Commentary

Big 12 primer: late-season intrigue

Originally Published: March 9, 2011
By Eamonn Brennan | ESPN.com

As Kansas City prepares for this week's festivities, and we survey the impending conference tournament for preview purposes, we have some obvious separation -- and some uncommon late-season intrigue -- in the Big 12.

[+] EnlargeAlec Burks
Dustin Bradford/Icon SMIFirmly on the bubble, Alec Burks and Colorado need to produce some wins.

At the top, there are a few contenders and/or obvious NCAA tournament inclusions (Kansas, Texas, Kansas State, Texas A&M, Missouri). At the bottom lie a handful of bad to just-plain-awful teams (Texas Tech, Iowa State, Oklahoma, Oklahoma State).

But in the middle of the Big 12 -- as George Costanza would say, right in that meaty part of the curve -- is where the real action lies. In Colorado, Nebraska and Baylor, the Big 12 has three teams that desperately need Champ Week to prove themselves to the NCAA tournament selection committee. Of course, there are varying degrees of need here -- Colorado is right on the bubble; Nebraska and Baylor are still below it -- but all three teams share a common prospectus. Simply put, they need wins.

Throw in the action we could see at the top of the bracket -- where the dominant Jayhawks are competing for a No. 1 seed in the NCAA tourney, where Texas is attempting to stanch a late-season slide and where Kansas State is streaking toward the tourney -- and you've got a lot to look forward to when things kick off Wednesday afternoon.

On Wednesday morning, we enter with questions. By Saturday night, we'll have the answers. Here are some of the things to watch for in the Big 12 this week:

1. Can Colorado take care of business?

As you read above, the Big 12 has three ostensible bubble teams heading into the conference tournament. They are Nebraska, Baylor and Colorado. Of the three, the Buffaloes have the most realistic shot an at-large bid. Colorado currently sits right on top of the bubble cut line in the same messy fray as Alabama, Virginia Tech, Clemson, Michigan State and others. Nebraska and Baylor currently fall a bit below that group: Our own Joe Lunardi has the Cornhuskers and Bears in his "next four out," which means both would have to leapfrog at least four or five teams along the ever-shrinking bubble to get into the tournament by Selection Sunday.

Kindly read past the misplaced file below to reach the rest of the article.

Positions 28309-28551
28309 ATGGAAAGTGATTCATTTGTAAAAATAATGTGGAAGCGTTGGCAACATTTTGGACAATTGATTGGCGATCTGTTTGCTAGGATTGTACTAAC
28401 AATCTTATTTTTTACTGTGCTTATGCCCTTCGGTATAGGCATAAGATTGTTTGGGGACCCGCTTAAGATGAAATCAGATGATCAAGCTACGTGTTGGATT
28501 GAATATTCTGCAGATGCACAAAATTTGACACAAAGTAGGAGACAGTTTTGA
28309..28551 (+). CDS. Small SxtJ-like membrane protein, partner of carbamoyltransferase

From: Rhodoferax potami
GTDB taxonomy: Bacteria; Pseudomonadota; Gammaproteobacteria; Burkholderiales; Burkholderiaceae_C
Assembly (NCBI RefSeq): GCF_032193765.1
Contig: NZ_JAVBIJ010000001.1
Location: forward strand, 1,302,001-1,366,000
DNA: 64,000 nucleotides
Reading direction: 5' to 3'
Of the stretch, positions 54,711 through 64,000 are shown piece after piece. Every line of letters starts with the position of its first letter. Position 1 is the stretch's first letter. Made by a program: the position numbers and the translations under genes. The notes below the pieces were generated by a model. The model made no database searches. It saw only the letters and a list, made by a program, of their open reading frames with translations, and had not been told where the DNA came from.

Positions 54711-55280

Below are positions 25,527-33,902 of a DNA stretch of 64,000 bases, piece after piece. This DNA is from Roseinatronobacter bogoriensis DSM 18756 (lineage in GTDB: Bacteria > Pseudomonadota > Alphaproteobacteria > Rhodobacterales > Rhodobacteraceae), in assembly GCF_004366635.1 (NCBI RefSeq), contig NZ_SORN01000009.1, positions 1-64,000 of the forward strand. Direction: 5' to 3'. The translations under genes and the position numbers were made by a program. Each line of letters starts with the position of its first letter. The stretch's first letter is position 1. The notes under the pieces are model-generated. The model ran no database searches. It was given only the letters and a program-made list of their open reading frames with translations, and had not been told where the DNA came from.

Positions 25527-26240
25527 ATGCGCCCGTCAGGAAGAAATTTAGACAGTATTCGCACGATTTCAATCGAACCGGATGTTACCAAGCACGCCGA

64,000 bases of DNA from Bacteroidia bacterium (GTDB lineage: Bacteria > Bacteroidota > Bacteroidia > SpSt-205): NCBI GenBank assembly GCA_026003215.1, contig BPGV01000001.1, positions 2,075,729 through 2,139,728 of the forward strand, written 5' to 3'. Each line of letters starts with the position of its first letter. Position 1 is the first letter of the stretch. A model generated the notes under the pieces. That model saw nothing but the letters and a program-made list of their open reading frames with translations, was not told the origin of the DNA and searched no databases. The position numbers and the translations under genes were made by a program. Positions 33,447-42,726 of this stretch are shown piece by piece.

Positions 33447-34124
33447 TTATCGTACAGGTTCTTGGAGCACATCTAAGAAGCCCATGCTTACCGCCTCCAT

Perhaps it's fitting, then, that Colorado, with its No. 5 seed, clearly has the best draw of the group. If the Buffaloes handle Iowa State Wednesday, they'll play No. 4 seed Kansas State in the tournament's second round on Thursday. Colorado swept K-State in the regular season, and this remains a winnable game despite the Wildcats' late resurgence. But even if the Buffs can't top K-State in the second round, simply avoiding a loss to Iowa State might be enough to get into the tournament anyway.

2. Can Nebraska and Baylor shock the world?

The Cornhuskers and Bears didn't fare nearly as well in their Big 12 tourney draw. Unlike Colorado, both teams won't have the luxury of losing Thursday; both have to make a serious move up the bubble line to look more impressive than the handful of teams currently above them, and that means getting another signature, marquee win. The good news? Both teams have a shot. The bad news? Both of those shots are very, very long. If Baylor advances past Oklahoma in the first round, it will face Texas (gulp). If Nebraska advances past Oklahoma State in the first round, it will face Kansas (double gulp). And keep in mind that both teams are more than capable of losing those first-round games, let alone struggling against two of the toughest teams in the country. So, yes, at this point, if the Huskers and Bears want to go dancing, they're going to have to bust out some impressive -- and previously unseen -- moves.

[+] EnlargeHamilton
Thomas Campbell/US PresswireJordan Hamilton and Texas hope to get back on the winning track in Kansas City.

3. Can Texas right its ship?